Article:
Simon Alberti

Macromolecular assemblies and the organization of cytoplasm across space and time

Our understanding of complex molecular machines has increased significantly in recent years, but we still have a very limited understanding of how macromolecules are spatiotemporally organized in the cell. The cytoplasm contains several membrane-enclosed organelles but also a multitude of macromolecular assemblies that are not surrounded by membranes. These non membrane-bound assemblies can adopt considerable sizes, thus occupying an intermediate length scale located between the nanoscale of individual macromolecules and the microscale of cells. Well known examples of such mesoscale assemblies are RNA-containing stress granules and processing bodies, which form in an orchestrated response to diverse external and internal stimuli. The molecular mechanisms that govern the formation of such complex macromolecular collectives, however, have so far remained elusive.

Our goal is to elucidate the molecular principles underlying the spatiotemporal organization of proteins and RNAs in the cytoplasm. To do this, we are using cell biological, biochemical, and genetic approaches and diverse model systems such as yeast, Dictyostelium, and cultured mammalian cells. Our findings so far indicate that the mechanisms by which macromolecules form higher order assemblies are diverse, involving mechanisms of self-assembly and factor-assisted ways of intermolecular association. However, the ability to assemble into higher order structures seems to come at a cost, because many proteins in phase-separating assemblies have an unusually high propensity to misfold and aggregate. Therefore, we are also interested in understanding how pathological protein conformations can result from aberrant interactions between phase-separating proteins. Consequently, we hope that these studies improve our understanding of protein misfolding disorders, such as Huntington’s, Alzheimer's or Parkinson's disease.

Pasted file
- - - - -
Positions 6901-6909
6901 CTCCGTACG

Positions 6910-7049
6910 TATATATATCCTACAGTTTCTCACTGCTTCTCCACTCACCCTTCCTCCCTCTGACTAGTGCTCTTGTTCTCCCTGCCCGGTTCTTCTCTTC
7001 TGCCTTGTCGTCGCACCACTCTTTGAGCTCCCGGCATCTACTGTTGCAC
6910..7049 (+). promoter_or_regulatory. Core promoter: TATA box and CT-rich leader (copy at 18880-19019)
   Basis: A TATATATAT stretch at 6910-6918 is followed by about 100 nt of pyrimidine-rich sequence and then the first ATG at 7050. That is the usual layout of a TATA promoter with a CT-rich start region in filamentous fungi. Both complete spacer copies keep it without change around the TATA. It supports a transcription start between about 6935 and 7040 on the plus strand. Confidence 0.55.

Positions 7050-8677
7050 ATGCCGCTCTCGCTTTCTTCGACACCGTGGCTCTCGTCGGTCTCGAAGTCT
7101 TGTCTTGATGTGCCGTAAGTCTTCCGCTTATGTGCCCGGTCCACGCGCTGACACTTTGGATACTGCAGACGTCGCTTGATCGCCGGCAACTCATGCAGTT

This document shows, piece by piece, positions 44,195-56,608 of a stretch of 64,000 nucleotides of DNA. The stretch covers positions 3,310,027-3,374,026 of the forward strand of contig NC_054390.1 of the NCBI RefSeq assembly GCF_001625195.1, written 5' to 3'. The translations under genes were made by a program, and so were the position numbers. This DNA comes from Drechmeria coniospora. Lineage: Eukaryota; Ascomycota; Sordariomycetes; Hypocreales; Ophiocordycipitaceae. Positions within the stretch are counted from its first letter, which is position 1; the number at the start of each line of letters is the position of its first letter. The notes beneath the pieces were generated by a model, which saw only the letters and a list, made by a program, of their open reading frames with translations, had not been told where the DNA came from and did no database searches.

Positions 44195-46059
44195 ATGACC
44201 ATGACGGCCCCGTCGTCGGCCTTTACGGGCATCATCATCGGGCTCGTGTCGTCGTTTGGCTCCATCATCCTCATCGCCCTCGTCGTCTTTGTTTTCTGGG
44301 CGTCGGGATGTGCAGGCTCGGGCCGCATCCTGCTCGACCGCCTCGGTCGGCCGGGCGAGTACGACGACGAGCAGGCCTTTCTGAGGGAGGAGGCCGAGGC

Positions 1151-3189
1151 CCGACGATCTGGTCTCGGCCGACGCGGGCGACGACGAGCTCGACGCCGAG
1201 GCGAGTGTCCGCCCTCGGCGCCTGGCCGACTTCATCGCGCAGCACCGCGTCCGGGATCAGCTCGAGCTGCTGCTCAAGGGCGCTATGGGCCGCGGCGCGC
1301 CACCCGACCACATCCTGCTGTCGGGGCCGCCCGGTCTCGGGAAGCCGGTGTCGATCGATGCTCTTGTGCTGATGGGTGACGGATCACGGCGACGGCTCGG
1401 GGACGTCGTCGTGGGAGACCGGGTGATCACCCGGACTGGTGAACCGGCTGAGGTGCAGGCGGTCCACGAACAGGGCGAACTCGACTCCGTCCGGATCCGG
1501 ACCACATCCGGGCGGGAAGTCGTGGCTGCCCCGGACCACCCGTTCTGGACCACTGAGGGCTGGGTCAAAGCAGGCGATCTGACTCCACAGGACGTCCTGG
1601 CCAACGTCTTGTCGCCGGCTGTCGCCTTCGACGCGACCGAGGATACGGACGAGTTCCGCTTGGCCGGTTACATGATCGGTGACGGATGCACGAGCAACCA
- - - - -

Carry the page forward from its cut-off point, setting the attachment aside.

Future goals

  • Identify proteins, domains, and sequence motifs that are required for the formation of macromolecular assemblies.
  • Analyze the molecular mechanisms underlying the formation of macromolecular assemblies, with a focus on the protein quality control machinery, protein kinases, and the cytoskeleton.
  • Proteome-wide screens to identify genetic modifiers of macromolecular assemblies.
  • Investigate how the ability to form macromolecular assemblies affects the physiological state of a cell, determines developmental decisions, and contributes to aging and disease.

Selected Publications

Malinovska, Liliana; Palm, Sandra; Gibson, Kimberley; Verbavatz, Jean-Marc; Alberti, Simon
Dictyostelium discoideum has a highly Q/N-rich proteome and shows an unusual resilience to protein aggregation
Proc Natl Acad Sci U.S.A., May Early Edition, (2015)
Petrovska, Ivana; Nüske, Elisabeth; Munder, Matthias; Kulasegaran, Gayathrie; Malinovska, Liliana; Kroschwald, Sonja; Richter, Doris; Fahmy, Karim; Gibson, Kimberley; Verbavatz, Jean-Marc; Alberti, Simon
Filament formation by metabolic enzymes is a specific adaptation to an advanced state of cellular starvation.
Elife, 3, (2014)
PubMedDownload PDF
Malinovska, Liliana; Kroschwald, Sonja; Alberti, Simon
Protein disorder, prion propensities, and self-organizing macromolecular collectives.
Biochim Biophys Acta, 1834, no. 5, pp. 918-931, (2013)
PubMedDownload PDF
Alberti, Simon
Molecular mechanisms of spatial protein quality control.
Prion, 6, no. 5, pp. 437-442, (2012)
PubMedDownload PDF
Malinovska, Liliana; Kroschwald, Sonja; Munder, Matthias; Richter, Doris; Alberti, Simon
Molecular chaperones and stress-inducible protein-sorting factors coordinate the spatiotemporal distribution of protein aggregates
Mol Biol Cell, 23, no. 16, pp. 3041-3056, (2012)
PubMedDownload PDF
Halfmann, Randal; Alberti, Simon; Krishnan, Rajaraman; Lyle, Nicholas; O'Donnell, Charles W; King, Oliver D; Berger, Bonnie; Pappu, Rohit V; Lindquist, Susan
Opposing effects of glutamine and asparagine govern prion formation by intrinsically disordered proteins.
Mol Cell, 43, no. 1, pp. 72-84, (2011)
Alberti, Simon; Halfmann, Randal; Lindquist, Susan
Biochemical, cell biological, and genetic assays to analyze amyloid and prion aggregation in yeast.
Meth Enzymol, 470, pp. 709-734, (2010)
Alberti, Simon; Halfmann, Randal; King, Oliver; Kapila, Atul; Lindquist, Susan
A systematic survey identifies prions and illuminates sequence features of prionogenic proteins.
Cell, 137, no. 1, pp. 146-158, (2009)
Alberti, Simon; Gitler, Aaron D; Lindquist, Susan
A suite of Gateway cloning vectors for high-throughput genetic analysis in Saccharomyces cerevisiae.
Yeast, 24, no. 10, pp. 913-919, (2007)